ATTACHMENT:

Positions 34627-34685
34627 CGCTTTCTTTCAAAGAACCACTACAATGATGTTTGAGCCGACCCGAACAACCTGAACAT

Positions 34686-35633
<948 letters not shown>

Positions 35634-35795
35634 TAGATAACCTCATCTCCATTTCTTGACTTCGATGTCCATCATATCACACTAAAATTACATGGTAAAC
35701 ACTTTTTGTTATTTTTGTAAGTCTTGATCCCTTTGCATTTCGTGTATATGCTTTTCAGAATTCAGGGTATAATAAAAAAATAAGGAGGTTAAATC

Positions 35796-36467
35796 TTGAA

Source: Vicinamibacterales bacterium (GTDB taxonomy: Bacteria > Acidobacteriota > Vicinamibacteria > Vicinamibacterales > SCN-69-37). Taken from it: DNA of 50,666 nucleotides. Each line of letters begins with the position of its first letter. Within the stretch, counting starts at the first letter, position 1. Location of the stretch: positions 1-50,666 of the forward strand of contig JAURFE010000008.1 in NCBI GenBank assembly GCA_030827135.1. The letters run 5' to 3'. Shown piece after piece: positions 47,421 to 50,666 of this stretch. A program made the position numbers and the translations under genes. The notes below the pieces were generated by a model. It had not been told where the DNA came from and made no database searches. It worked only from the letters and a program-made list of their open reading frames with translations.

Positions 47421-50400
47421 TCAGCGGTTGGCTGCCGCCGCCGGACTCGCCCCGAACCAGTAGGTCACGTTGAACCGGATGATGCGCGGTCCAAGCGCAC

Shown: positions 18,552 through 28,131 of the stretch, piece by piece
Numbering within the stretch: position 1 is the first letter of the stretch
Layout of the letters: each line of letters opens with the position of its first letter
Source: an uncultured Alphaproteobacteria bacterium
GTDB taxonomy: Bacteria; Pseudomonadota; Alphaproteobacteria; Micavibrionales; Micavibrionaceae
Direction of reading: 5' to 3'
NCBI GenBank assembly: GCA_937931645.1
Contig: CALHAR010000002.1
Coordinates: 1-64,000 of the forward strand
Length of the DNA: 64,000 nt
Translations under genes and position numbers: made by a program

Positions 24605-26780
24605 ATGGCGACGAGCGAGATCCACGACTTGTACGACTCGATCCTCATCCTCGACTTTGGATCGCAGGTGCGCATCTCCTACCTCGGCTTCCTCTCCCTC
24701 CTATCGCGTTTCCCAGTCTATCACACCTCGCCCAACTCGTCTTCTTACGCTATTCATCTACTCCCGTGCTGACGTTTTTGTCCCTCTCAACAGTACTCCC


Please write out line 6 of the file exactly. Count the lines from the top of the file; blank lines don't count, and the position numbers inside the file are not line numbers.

35634 TAGATAACCTCATCTCCATTTCTTGACTTCGATGTCCATCATATCACACTAAAATTACATGGTAAAC